Trying to drum up interest in Mark's UK rockwrite anthology (which needs to happen, Kickstarter here, quick, only 3 days left) by reengaging controversies from last year's Freaky Trigger thread on the Overground/Underground conference. Posted comments on Paul Morley (here, here, and here), whose work I'm now just starting to explore. Excerpts from my comments:
Okay, Morley's 1982 "Quick Before They Vanish" piece, let's see how it operates. It courts and uses our response, e.g. wants us to balk at his claim to like everything (no one likes everything; that's not what liking is about) and wants us to compare ourselves to those people who are into only the Pop Group, one side of a Roland Kirk LP, and just the best bits of Sandinista. Also, while the specificity, Pop Group–half-Kirk–bits o' Sandinista, bring such people to life, we're to recognize that they're a type and they're hyperbole, so it can be similar artists not those three in particular and there might be five not three, or 105 or 505, the important attribute being the progressive discernment and diminishment, from a group down to a side down to only the good bits.
Morley's tone has a certain uncertainty; there's no hesitance, it's a strong commanding voice that relies on us to amplify its doubts.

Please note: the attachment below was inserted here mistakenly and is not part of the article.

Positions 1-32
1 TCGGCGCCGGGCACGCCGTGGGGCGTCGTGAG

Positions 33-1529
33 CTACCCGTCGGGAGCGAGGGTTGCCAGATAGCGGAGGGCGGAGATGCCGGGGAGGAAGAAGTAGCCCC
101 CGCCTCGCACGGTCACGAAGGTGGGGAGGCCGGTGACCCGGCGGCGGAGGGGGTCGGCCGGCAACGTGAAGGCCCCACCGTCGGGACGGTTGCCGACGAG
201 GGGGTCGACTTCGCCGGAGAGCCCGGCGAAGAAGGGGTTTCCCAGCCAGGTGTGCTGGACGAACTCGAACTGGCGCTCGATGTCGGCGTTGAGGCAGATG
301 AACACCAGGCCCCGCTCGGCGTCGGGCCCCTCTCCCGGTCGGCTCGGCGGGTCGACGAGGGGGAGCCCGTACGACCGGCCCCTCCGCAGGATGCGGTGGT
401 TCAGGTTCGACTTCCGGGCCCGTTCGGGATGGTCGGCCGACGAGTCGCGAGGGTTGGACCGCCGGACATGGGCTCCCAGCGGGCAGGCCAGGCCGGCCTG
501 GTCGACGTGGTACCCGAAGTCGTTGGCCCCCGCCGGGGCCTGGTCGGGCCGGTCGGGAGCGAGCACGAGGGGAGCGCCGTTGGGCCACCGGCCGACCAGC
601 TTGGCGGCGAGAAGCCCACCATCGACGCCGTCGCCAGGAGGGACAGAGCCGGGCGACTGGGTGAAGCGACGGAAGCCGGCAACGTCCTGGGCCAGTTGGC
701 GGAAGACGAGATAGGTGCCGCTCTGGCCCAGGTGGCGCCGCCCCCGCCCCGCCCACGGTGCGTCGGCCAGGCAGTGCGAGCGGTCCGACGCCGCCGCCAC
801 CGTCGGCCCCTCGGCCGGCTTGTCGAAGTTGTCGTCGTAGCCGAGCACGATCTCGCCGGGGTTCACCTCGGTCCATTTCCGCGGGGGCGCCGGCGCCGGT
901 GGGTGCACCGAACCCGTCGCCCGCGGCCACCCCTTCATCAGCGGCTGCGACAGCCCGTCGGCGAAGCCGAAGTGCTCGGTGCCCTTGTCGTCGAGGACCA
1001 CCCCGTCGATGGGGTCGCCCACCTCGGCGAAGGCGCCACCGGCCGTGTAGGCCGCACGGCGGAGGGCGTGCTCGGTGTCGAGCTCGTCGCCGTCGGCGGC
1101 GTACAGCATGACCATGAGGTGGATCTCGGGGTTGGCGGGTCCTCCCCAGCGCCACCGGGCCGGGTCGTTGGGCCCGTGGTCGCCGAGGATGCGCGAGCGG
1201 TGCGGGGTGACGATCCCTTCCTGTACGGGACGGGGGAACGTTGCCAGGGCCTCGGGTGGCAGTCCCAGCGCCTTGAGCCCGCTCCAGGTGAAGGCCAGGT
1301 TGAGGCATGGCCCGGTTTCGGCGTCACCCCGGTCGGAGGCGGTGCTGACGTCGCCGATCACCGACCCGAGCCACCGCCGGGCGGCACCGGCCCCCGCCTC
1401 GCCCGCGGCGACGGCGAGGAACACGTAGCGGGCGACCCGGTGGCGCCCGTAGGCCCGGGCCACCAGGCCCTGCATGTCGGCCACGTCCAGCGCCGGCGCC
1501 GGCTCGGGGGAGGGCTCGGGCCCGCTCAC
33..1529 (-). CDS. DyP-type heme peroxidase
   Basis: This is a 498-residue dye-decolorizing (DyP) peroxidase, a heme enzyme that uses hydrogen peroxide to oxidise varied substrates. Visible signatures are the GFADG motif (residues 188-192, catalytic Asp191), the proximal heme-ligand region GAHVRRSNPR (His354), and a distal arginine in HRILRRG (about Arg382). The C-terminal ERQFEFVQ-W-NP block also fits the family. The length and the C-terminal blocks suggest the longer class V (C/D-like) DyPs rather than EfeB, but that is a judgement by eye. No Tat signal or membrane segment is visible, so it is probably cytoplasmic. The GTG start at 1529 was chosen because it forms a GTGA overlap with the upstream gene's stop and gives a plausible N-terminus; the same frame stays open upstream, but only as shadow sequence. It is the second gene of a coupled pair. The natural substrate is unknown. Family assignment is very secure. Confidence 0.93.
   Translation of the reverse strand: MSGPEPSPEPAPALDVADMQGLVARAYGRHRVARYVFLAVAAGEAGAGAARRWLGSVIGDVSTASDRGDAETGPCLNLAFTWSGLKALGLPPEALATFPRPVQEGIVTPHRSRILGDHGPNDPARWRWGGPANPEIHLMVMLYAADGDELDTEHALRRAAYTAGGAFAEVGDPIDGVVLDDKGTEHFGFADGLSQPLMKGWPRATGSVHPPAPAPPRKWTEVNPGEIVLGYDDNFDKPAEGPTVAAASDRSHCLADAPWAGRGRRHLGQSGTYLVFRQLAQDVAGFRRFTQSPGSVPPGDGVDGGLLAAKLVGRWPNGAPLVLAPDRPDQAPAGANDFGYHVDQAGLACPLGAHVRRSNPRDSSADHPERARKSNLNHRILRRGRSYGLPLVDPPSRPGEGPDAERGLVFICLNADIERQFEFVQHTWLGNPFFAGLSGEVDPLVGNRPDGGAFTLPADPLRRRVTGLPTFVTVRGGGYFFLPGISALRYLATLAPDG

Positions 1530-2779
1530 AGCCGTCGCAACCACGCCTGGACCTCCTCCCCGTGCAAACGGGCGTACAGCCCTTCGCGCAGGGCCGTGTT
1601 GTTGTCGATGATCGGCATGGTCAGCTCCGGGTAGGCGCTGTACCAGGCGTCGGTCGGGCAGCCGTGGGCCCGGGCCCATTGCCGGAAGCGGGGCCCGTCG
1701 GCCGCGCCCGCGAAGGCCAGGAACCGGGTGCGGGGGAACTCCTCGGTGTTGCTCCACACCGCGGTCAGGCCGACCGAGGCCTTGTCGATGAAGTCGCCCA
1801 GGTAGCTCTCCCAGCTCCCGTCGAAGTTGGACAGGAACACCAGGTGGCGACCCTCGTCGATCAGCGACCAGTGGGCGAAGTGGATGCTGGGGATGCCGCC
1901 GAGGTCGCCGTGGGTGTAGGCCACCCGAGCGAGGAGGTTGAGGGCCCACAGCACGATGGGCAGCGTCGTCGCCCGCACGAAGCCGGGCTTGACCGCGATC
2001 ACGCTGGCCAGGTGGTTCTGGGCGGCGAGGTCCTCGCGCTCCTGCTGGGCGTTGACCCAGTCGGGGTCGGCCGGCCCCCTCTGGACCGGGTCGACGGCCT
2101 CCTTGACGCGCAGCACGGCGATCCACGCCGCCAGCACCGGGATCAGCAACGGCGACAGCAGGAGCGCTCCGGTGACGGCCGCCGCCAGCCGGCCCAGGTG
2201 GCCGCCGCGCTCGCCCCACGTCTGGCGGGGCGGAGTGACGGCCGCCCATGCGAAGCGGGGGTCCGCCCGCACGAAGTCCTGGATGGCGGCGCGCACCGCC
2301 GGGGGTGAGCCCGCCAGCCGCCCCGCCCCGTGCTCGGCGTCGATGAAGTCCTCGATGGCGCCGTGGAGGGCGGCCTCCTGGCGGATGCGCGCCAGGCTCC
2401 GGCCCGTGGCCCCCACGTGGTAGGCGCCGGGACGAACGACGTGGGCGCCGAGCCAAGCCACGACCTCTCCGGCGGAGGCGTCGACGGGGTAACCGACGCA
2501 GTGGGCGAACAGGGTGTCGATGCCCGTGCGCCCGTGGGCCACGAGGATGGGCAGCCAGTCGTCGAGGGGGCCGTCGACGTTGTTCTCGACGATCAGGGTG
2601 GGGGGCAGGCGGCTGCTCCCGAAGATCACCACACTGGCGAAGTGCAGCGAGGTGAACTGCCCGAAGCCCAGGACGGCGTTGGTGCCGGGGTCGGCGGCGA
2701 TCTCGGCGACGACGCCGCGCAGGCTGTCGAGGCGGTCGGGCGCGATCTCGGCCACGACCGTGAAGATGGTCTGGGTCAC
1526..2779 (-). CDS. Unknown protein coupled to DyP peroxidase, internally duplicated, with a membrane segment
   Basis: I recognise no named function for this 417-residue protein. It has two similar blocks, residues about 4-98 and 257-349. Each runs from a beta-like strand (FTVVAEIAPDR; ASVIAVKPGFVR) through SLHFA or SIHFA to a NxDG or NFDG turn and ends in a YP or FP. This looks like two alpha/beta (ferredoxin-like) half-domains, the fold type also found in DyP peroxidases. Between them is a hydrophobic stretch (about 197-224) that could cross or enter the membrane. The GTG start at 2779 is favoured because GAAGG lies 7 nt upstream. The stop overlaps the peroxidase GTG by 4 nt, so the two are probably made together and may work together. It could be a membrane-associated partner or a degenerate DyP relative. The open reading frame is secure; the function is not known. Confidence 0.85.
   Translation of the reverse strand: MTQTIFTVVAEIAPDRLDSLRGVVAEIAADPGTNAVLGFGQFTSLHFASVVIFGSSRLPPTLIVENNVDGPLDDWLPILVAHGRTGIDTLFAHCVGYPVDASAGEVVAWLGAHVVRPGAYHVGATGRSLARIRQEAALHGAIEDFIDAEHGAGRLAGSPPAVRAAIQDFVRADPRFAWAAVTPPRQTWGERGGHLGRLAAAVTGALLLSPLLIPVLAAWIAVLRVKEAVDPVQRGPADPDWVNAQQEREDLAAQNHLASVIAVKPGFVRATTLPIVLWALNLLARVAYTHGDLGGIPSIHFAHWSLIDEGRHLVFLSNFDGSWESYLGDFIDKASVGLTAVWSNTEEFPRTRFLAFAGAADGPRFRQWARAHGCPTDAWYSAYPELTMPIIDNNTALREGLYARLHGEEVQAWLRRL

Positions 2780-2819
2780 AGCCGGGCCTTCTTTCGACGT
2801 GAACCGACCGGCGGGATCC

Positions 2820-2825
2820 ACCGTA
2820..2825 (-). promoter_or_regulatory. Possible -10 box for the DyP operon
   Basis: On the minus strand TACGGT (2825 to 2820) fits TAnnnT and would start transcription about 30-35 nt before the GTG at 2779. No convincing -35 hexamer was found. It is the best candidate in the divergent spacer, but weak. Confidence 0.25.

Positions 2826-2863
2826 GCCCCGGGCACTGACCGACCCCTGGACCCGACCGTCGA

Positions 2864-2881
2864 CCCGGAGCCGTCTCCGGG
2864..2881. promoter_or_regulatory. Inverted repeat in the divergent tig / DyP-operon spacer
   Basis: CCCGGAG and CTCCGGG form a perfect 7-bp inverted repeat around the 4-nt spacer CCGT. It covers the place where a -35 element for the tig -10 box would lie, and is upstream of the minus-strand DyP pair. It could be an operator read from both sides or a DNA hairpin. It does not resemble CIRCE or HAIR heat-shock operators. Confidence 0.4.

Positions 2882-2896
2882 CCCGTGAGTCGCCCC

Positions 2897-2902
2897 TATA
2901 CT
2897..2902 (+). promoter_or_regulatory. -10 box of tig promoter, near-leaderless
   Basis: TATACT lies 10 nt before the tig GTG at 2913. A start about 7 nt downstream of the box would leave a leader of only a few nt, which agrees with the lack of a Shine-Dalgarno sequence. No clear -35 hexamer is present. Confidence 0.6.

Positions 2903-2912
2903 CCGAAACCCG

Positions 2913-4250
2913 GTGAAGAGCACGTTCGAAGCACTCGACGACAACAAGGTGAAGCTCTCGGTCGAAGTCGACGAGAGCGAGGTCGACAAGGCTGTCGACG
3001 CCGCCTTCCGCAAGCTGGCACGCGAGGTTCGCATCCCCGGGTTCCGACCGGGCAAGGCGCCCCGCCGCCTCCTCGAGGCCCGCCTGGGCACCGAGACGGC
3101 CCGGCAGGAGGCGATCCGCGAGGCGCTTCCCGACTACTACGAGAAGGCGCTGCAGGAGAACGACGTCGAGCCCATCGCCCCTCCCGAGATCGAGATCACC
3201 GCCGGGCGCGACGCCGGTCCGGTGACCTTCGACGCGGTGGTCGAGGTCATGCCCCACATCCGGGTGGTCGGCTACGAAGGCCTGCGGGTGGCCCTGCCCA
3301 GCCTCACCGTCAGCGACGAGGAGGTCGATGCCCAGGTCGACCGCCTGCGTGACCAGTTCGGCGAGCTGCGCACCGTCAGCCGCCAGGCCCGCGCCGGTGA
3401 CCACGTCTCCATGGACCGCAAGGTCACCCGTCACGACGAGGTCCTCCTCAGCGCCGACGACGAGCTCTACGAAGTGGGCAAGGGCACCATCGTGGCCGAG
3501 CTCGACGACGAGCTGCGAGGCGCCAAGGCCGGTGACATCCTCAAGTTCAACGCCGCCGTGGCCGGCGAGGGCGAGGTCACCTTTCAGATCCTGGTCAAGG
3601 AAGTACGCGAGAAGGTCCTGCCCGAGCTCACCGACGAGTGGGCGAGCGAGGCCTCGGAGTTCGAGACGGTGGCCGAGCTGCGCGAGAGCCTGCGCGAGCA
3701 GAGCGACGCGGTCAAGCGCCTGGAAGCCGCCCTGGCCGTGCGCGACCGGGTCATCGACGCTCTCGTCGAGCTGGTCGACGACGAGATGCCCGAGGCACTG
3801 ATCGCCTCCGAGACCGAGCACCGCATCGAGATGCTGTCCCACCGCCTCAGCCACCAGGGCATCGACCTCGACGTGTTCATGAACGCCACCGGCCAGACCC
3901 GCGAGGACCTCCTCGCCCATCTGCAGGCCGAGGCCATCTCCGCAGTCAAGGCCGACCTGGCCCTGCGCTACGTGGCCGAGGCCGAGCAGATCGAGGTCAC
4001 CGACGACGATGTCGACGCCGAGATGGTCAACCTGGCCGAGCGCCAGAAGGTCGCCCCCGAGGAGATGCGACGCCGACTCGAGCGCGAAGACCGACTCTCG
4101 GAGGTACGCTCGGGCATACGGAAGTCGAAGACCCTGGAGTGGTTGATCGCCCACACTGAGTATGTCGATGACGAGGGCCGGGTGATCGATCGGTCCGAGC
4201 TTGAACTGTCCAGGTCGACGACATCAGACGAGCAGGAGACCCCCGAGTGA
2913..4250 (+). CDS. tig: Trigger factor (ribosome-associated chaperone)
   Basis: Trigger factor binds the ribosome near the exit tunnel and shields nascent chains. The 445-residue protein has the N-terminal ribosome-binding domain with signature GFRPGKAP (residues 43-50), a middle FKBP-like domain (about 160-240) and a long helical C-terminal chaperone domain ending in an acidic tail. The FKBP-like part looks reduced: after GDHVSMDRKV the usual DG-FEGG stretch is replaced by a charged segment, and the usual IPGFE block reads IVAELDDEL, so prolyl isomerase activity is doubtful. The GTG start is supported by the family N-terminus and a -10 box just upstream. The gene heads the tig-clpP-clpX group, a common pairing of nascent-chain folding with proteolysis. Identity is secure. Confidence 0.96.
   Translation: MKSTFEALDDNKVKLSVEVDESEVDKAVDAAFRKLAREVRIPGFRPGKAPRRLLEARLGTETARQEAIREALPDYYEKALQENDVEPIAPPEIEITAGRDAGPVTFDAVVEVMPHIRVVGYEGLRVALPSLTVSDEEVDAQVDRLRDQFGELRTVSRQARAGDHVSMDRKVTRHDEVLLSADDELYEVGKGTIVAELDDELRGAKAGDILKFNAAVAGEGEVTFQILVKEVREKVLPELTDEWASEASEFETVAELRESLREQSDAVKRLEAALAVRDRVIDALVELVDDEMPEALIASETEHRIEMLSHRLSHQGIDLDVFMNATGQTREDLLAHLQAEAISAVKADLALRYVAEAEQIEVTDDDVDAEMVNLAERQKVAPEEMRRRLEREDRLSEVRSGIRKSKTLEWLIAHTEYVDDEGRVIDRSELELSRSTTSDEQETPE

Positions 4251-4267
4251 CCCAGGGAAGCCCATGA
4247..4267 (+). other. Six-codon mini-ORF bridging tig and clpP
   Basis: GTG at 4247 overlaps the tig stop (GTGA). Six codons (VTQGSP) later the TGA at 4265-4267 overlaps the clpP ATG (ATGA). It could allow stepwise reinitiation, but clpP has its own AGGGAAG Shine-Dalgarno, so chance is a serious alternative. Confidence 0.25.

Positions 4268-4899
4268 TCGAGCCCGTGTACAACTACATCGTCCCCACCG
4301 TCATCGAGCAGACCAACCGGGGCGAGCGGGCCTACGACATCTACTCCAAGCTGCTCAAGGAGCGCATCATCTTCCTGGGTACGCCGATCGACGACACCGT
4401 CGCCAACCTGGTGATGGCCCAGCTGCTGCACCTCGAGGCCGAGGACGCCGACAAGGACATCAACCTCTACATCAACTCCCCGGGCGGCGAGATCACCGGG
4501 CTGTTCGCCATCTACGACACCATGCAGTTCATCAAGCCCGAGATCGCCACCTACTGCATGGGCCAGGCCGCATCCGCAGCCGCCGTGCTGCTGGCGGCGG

He starts, "when people ask me what music I like… I say 'everything.'" I think he's trying to imply that, whatever their restrictions, the charts, for at least the moment, carry a message of everything, that they are somehow open to more than they'll ever contain, and you can't ever be sure what they'll contain. In any event he likes everything, but then of course he immediately, deliberately contradicts this: it turns out not only doesn't he like everything, here off the bat is this Genesis song at #10 that he can't stand. So now that's the challenge, does his "I like everything" manage to prosper nonetheless? Morley hates the next song too, Charlene's "I've Never Been To Me." "It's a great feeling, isn't it, to hate things?" He's performing a quick martial arts wrist flick, so it's not "I like Genesis and Charlene after all" but I like hate and I like that Genesis's and Charlene's presence here gives me the opportunity to hate them. By implication, this could also be standing on behalf of the bad bits of Sandinista. If Sandinista were all good would it be as good?
(Okay, here's something the piece isn't stating, and if it's implying it this may be inadvertent: but, if we'd be diminished without the opportunity to hate Genesis, we're also diminished without the opportunity to put the Pop Group–Kirk–Sandinista Bits people in their place. They broaden Morley's story just as much as Genesis and Charlene do. So we can say that — obviously — Morley includes these people in the story. But I don't think we can meaningfully say the charts include them in their story.)
( A fantastical reordering of the worldCollapse )
(But this is pretty great.)